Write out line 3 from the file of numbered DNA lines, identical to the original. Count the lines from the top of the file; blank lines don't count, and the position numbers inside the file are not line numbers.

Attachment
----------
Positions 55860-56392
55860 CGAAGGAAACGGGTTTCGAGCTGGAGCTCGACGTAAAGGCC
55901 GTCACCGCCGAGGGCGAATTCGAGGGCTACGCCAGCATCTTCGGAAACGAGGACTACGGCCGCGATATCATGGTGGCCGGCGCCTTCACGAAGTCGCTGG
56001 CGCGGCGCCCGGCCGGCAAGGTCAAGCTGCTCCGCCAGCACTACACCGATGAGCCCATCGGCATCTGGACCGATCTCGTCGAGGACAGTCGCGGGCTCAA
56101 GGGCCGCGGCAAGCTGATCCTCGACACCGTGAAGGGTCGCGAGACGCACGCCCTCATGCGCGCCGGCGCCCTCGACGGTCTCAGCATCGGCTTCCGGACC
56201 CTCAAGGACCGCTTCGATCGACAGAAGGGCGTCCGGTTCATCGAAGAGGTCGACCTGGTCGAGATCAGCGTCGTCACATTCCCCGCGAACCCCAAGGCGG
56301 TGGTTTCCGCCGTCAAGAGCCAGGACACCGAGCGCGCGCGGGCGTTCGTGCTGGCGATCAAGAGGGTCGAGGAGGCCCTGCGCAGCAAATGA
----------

55901 GTCACCGCCGAGGGCGAATTCGAGGGCTACGCCAGCATCTTCGGAAACGAGGACTACGGCCGCGATATCATGGTGGCCGGCGCCTTCACGAAGTCGCTGG